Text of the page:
Recession will drive radical changes in supply chains

LCP Consulting, a leading specialist in customer-driven supply chain management says that as economic conditions get harder, firms will need to have fitter, leaner and more agile supply chains to plug the gap left by lack of growth and erosion of cash. The consultancy says that the conditions will give companies a unique opportunity to drive radical changes in their supply chains.

More pressure than ever on supply chains

LCP Consulting recently contributed to a Management Consultancies Association (MCA) report[1], which highlighted how the rise in globalisation since the last recession has produced ever more complex supply chains. As a result, during this recession, LCP believes that companies (and their suppliers) will be left in a more vulnerable position. For instance, companies are more likely to fall foul of invisible hazards, such as an unexpected supplier bankruptcy, capacity withdrawal, changes in service terms and regulatory change.

Alan Braithwaite, Chairman of LCP Consulting comments:

The greater pressure on supply chains is as a result of companies being forced to demand faster delivery in smaller lots with extended credit terms, with the aim of  reducing inventory and paying later to release cash. At the same time they are trying to protect margins by avoiding obsolescence and write offs.

In order to manage supply chain risk, whilst still being left in a position to release cash, LCP recommends that companies focus on five supply chain maxims to ride the downturn and prosper in the recovery.

With speed being of the essence today, the priority areas for any business can be diagnosed quickly so that the benefits can start to flow now and in the future.

The following five supply chain maxims will deliver a range of immediate benefits including more free cash, better trading margins and lower operating costs:

1. Reduce unprofitable complexity

It is crucial to truly understand how both customers and products erode margin. LCPs experience shows that 15% of either or both customers and products erode more than 50% of the profit potential. Designing this group out or designing their profitability back in is a key step to connect the supply chain to the companys performance.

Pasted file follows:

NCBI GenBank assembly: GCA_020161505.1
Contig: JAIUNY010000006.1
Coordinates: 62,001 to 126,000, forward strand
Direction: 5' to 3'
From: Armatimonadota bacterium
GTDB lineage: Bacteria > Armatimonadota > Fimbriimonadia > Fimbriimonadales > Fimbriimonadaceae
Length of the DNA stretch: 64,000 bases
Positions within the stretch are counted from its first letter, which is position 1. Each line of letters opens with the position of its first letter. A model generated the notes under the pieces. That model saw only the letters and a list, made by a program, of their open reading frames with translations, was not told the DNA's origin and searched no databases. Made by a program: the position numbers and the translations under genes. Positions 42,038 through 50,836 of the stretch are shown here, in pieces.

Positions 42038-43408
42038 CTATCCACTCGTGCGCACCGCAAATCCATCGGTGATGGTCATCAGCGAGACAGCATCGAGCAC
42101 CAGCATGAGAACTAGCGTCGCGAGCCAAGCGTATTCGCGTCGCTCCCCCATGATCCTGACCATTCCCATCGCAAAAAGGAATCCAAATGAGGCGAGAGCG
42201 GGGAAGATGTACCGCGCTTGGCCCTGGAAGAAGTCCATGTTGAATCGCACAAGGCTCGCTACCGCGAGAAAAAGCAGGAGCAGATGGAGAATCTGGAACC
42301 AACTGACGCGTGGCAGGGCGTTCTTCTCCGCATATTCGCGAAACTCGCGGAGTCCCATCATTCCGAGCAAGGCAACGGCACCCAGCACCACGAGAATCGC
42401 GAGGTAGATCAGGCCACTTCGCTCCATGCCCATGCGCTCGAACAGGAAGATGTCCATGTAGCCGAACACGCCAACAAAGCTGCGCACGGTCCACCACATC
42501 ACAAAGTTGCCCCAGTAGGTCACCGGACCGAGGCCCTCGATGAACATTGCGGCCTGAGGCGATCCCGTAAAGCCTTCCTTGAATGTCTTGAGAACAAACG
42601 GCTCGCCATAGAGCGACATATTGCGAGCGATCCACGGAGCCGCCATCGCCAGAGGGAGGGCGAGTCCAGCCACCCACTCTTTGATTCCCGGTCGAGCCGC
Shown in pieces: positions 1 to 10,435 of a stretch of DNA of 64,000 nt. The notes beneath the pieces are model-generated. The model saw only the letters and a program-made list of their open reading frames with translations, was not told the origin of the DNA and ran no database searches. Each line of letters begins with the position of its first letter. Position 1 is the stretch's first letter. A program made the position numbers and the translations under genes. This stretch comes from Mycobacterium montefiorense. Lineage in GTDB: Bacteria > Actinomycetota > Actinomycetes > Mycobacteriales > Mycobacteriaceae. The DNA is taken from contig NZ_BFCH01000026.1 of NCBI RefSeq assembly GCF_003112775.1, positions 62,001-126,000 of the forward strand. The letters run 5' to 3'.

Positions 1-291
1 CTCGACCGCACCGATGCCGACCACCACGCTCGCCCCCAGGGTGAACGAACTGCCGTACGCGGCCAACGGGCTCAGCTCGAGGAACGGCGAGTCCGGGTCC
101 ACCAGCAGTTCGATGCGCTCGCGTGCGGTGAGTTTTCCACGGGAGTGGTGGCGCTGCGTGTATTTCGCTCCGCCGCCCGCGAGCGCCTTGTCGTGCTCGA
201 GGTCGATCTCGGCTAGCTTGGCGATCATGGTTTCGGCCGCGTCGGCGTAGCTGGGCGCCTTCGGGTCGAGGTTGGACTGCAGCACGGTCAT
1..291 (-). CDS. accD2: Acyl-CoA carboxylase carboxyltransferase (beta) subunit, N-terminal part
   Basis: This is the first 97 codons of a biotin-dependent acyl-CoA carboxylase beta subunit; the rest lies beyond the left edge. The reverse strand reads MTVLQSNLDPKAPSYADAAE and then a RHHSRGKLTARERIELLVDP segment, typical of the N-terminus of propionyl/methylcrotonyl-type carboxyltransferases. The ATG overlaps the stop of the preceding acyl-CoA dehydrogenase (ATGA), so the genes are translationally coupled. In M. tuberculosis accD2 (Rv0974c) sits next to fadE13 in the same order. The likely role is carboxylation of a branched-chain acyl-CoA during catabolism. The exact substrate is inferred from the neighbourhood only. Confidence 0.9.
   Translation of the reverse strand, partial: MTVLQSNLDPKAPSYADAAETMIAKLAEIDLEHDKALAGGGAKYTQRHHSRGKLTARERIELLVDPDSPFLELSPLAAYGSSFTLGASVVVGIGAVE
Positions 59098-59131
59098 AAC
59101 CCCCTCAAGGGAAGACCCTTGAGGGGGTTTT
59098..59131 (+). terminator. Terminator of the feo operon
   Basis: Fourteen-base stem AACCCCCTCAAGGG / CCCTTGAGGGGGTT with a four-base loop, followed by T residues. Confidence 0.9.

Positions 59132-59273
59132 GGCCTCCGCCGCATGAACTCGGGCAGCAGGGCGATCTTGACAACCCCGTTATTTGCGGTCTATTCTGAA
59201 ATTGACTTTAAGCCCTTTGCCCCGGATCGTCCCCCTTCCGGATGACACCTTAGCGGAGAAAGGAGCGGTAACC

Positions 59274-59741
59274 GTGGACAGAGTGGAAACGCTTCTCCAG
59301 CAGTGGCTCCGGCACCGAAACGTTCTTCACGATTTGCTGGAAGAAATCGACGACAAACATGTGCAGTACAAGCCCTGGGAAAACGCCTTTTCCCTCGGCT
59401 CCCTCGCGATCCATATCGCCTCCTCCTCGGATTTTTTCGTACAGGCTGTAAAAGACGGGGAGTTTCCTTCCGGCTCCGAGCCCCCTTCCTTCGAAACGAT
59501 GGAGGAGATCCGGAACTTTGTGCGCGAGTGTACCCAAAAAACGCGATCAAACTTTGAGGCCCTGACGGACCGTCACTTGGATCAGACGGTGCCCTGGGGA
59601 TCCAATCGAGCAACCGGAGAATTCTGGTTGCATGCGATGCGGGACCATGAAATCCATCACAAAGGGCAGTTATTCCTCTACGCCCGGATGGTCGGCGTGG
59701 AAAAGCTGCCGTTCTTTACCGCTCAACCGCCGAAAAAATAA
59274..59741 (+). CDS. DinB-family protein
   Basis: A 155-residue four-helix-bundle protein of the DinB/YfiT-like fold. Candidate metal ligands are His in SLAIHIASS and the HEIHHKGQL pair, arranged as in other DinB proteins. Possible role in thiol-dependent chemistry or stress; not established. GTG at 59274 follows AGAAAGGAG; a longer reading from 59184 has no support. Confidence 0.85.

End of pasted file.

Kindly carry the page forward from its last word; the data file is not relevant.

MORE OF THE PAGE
2. Build in customer service excellence

Service excellence is often discussed as a marketing imperative, but seldom connected to the true cost of non-performance both in sales and recovery costs. Outstanding performance protects the customer base that you want to keep and avoids the costs to replace them when they leave, as well as making good your mistakes. Operational excellence led by supply chain design and planning is a critical capability.

3. Design, plan and execute for agility

In the current climate, demand will be unpredictable and volatile; companies must be able to respond without lots of inventory and huge capacity and asset surpluses to cope with change. Agility is about fast flexible processes to meet real customer demand and put in place only inventory that will not be a risk to the business. Speed is the key; fast and accurate processes have been shown to improve customer service and reduce inventories and manufacturing assets.

4. Synchronise and integrate to eliminate waste

Lean management methods can cut waste and cost along the supply chain, streamlining flows and making operational performance a central focus. Most companies have considerable scope to reduce waste. Even those that have applied this generally admit that there is still much more to play for.

5. Collaborate to leverage performance

Companies cannot survive without their key suppliers and customers as well as their service providers. In the downturn there will be further aspects of their operations that they can no longer afford to try to control directly. Building and nurturing key relationships along the supply chain will help them give you more for less; whereas if you just negotiate on price you will miss out on benefits and they will leave you high and dry when times get tough.  For many this will be a new skill and mindset. The future will be about co-operating and competing through shared supply, manufacturing capacity, and distribution and logistics; service providers will need to create blocks of scale and give a level of cost and service transparency that has been lacking.

LCP contributed two papers to the MCA Report, The Weakest Link? To receive a copy of either of these papers, please contact Marie Woodcock on 01442 872298 or email

Alternatively, for a copy of the MCA Report, The Weakest Link? contact Hilary Downes on 0207 321 4810 or email

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